Commission on Human Rights
Hartford Kentucky Martin Luther King event to feature State Human Rights Executive Director John Johnson
John J. Johnson, Kentucky Human Rights Commission executive director and longtime civil rights leader, will speak at the 10th Rev. Martin Luther King Jr. Holiday Service in Hartford, Ky.
The event is free to the public and will begin at 6 p.m. (Central Standard Time), Monday, Jan. 16, at Harvest House Church located at 911 Oakwood Drive. The theme for the event asks, “Is the American Dream in Jeopardy?” The event is sponsored by Harvest House Church with its pastor Bishop Robert L. Randolph. There will be special music presentations by choirs and soloists from throughout the region and the church will hold a reception afterward. For questions about the upcoming event in Hartford, call Bishop Randolph at 270.313.5328 or 270.775.2871.
Hartford and surrounding towns in Ohio County lie in Kentucky’s Supreme Court 2nd District, which is represented by Kentucky Human Rights Commissioner Alma Randolph Patton on the commission board. She will participate in the Harvest House service. “The Kentucky Commission on Human Rights is excited about this year’s celebration of the life of Dr. King, and we encourage everyone to attend,” Randolph Patton said.
She is available to the press for interviews about the Hartford event and can be contacted at 270.316.4118. She will also give greetings for the state human rights commission at the Owensboro Human Relations Commission King commemorative march at 10 a.m. (CST) on Tuesday, Jan. 17. The community's march is from Owensboro High School to Brescia University.
Bishop Robert Randolph of Harvest House said that several officials will participate in the Hartford service where Human Rights Executive Director Johnson will speak. “Kentucky State Rep. Tommy Thompson of Owensboro, Ohio County Judge Executive David Johnston, Hartford Mayor Charlotte Hendricks, and Beaver Dam Mayor Paul Sandefur are some of the officials who will attend in addition to people from all over our region,” Bishop Randolph said. “We look forward to the proceedings and to welcoming our speaker John Johnson,” he said.
John J. Johnson has been the Kentucky Commission on Human Rights executive director since 2007. Johnson began his leadership in civil rights, when at the age of 18, he became the youngest president of any NAACP Chapter. Before joining the commission, he spent 20 years in Baltimore, Md., as an official of the NAACP national headquarters. He served as chief Programs officer for many years and directed a wide variety of initiatives, including Armed Services and Veterans Affairs, Voter Empowerment, Economic Outreach, Labor, Academic, Cultural, Technological and Scientific Olympics, the Prison Project, the NAACP library, and many others.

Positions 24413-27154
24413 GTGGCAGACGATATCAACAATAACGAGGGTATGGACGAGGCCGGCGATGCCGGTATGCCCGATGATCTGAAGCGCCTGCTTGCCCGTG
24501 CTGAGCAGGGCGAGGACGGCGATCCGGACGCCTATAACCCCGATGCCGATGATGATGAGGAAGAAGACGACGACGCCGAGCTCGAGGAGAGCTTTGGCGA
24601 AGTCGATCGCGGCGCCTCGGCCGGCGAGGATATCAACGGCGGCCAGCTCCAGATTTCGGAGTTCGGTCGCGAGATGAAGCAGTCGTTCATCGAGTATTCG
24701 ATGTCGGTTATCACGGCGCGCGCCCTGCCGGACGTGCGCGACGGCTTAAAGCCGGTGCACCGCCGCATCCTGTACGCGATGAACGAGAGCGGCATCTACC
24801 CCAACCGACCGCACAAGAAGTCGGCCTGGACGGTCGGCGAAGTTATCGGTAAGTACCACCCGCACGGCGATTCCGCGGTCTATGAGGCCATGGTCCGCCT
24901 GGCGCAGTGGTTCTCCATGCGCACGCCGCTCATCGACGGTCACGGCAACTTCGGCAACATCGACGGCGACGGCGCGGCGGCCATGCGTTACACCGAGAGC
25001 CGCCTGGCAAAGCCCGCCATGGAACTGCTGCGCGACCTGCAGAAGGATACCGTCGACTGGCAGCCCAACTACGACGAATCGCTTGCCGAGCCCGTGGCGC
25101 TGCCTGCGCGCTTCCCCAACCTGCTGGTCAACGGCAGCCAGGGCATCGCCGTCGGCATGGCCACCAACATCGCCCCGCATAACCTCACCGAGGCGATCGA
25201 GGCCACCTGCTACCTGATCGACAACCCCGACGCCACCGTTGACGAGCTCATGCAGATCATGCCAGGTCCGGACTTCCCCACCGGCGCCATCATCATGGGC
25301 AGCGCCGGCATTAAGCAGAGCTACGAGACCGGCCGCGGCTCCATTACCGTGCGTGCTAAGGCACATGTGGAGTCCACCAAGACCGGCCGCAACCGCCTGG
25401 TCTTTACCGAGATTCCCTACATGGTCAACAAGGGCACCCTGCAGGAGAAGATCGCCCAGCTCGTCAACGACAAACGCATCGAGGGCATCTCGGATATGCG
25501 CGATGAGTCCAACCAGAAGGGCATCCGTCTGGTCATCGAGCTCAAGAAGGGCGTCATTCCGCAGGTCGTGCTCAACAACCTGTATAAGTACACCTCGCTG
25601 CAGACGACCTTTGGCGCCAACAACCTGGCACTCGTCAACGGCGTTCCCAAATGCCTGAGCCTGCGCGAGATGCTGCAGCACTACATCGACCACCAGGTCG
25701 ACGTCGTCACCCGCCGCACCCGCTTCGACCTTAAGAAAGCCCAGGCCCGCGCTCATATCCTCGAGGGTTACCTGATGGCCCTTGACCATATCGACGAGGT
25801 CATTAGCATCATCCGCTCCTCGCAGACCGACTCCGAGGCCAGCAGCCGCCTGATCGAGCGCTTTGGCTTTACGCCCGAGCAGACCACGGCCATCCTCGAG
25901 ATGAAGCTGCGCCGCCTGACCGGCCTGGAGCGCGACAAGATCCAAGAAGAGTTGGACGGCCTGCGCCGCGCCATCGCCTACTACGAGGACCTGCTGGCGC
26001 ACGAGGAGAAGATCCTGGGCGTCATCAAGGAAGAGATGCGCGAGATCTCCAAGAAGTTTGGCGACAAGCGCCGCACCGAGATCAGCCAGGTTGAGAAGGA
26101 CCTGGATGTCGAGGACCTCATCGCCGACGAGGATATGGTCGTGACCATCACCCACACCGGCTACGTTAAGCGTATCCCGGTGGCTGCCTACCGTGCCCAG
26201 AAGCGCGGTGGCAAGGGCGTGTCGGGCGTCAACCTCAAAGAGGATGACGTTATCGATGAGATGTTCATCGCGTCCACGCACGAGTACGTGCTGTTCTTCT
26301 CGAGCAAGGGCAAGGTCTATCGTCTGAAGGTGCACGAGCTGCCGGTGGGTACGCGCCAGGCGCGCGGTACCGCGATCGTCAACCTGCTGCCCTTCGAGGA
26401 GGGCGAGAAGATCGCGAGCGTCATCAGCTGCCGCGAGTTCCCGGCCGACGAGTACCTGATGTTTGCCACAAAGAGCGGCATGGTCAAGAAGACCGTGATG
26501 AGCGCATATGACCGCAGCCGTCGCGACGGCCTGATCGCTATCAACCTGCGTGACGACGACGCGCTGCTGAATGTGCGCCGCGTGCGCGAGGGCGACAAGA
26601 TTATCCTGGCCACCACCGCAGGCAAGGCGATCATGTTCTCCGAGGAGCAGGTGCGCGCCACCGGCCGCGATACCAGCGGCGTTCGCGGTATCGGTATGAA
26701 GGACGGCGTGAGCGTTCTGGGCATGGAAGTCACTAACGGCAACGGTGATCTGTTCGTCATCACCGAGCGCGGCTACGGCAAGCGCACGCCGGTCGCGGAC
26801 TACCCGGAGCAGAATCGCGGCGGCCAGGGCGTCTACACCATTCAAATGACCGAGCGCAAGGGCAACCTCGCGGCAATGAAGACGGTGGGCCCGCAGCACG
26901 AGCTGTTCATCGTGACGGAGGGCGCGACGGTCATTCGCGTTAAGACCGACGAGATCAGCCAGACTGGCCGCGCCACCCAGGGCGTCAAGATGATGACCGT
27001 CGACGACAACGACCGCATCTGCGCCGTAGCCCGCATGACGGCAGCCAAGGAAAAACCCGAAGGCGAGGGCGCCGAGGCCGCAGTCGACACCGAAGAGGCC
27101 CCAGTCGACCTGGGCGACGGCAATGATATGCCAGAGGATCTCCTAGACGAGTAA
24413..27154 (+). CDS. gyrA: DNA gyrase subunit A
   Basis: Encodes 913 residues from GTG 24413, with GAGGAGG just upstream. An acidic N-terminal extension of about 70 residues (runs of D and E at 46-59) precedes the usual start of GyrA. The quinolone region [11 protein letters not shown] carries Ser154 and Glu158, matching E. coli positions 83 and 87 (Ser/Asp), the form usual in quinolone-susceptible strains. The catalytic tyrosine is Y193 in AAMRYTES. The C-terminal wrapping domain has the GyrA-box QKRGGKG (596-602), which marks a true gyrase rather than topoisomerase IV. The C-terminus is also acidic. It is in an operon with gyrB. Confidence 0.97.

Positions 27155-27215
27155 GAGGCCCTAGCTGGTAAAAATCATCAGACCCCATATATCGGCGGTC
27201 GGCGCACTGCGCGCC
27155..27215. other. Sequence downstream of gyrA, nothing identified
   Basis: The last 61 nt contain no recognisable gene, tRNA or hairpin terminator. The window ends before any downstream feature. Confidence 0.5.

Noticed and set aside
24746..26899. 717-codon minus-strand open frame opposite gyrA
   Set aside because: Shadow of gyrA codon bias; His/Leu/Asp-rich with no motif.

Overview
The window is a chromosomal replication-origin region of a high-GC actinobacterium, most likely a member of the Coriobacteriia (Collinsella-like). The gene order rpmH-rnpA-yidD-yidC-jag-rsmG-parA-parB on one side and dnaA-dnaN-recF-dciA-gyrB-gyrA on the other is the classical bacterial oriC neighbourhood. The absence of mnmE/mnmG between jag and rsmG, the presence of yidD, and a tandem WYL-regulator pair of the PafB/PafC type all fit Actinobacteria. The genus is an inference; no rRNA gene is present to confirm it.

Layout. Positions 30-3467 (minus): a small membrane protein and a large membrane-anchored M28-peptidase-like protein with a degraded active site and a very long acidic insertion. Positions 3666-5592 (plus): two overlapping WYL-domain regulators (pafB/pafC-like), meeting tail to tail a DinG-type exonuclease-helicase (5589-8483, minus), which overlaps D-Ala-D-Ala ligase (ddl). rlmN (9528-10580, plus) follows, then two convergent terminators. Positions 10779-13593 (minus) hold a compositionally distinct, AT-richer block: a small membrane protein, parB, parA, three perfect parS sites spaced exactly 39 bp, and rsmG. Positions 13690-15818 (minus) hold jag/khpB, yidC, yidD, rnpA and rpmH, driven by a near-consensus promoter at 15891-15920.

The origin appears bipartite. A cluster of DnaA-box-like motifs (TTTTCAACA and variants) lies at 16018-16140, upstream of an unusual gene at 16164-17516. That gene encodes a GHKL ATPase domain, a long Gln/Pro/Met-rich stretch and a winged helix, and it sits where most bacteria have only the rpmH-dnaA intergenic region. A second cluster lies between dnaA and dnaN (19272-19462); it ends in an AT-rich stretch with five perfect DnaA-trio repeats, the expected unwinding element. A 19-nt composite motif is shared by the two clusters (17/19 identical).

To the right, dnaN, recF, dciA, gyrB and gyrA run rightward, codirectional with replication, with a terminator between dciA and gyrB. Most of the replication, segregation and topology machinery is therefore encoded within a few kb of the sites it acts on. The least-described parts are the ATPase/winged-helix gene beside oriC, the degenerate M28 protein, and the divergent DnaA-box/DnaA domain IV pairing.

As part of the Freedom House Citizens Exchange Program, he spent two weeks visiting East Africa to help promote global democracy. In 2002, during Zimbabwe's Presidential Election, Johnson's NAACP delegation was the only American organization invited to work as independent observers. He eventually became the NAACP's chief executive of Operations, where he oversaw the Executive Office of the President and CEO.
Johnson has spent a lifetime leading equality causes. In addition to his career, he has been a dedicated volunteer and activist confronting many challenges, from integrating the segregated swimming pool in his hometown of Franklin, Ky., to the divestment of Kentucky's interest in South Africa. He served as Kentucky state president of the NAACP for 14 years, increasing Kentucky NAACP branches from four to 42. He served as an elected member of the NAACP national Board of Directors where he was elected one of its vice presidents. He served as chair of the Kentucky Coalition of Conscience, is a member of the Urban League, Kentucky Chapter of the National Association of Human Rights Workers, and the Southern Christian Leadership Conference. Before leaving Kentucky to work in Maryland, he moderated a weekly radio program entitled Louisville Forum and wrote a column in the weekly newspaper, The Louisville Defender, entitled "Advocacy Line." His work in civil and human rights led to a street named after him, John J. Johnson Avenue, in his hometown of Franklin, in 1993.
He has received numerous awards and honors, including an Honorary Doctorate degree from Simmons University; a Distinguished Service Award from Kentucky State University; the Kentucky Southern Christian Leadership Conference Annual Civil Rights Leadership Award, and the Medger Evers Award for Outstanding Service, Sincere Devotion and Commitment to the NAACP. He served on the National Board of Directors for the A. Philip Randolph Institute, the Board of Directors of the National Committee on Pay Equity and the National Board of Directors of the National Coalition on Black Civic Participation. He chaired the advisory board of the National Great Blacks In Wax Museum, Inc.
The Kentucky Human Rights Commission is the state government authority that enforces the Kentucky Civil Rights Act, which makes discrimination illegal. To learn about civil rights or to receive help for discrimination, call the commission at 1.800.292.5566.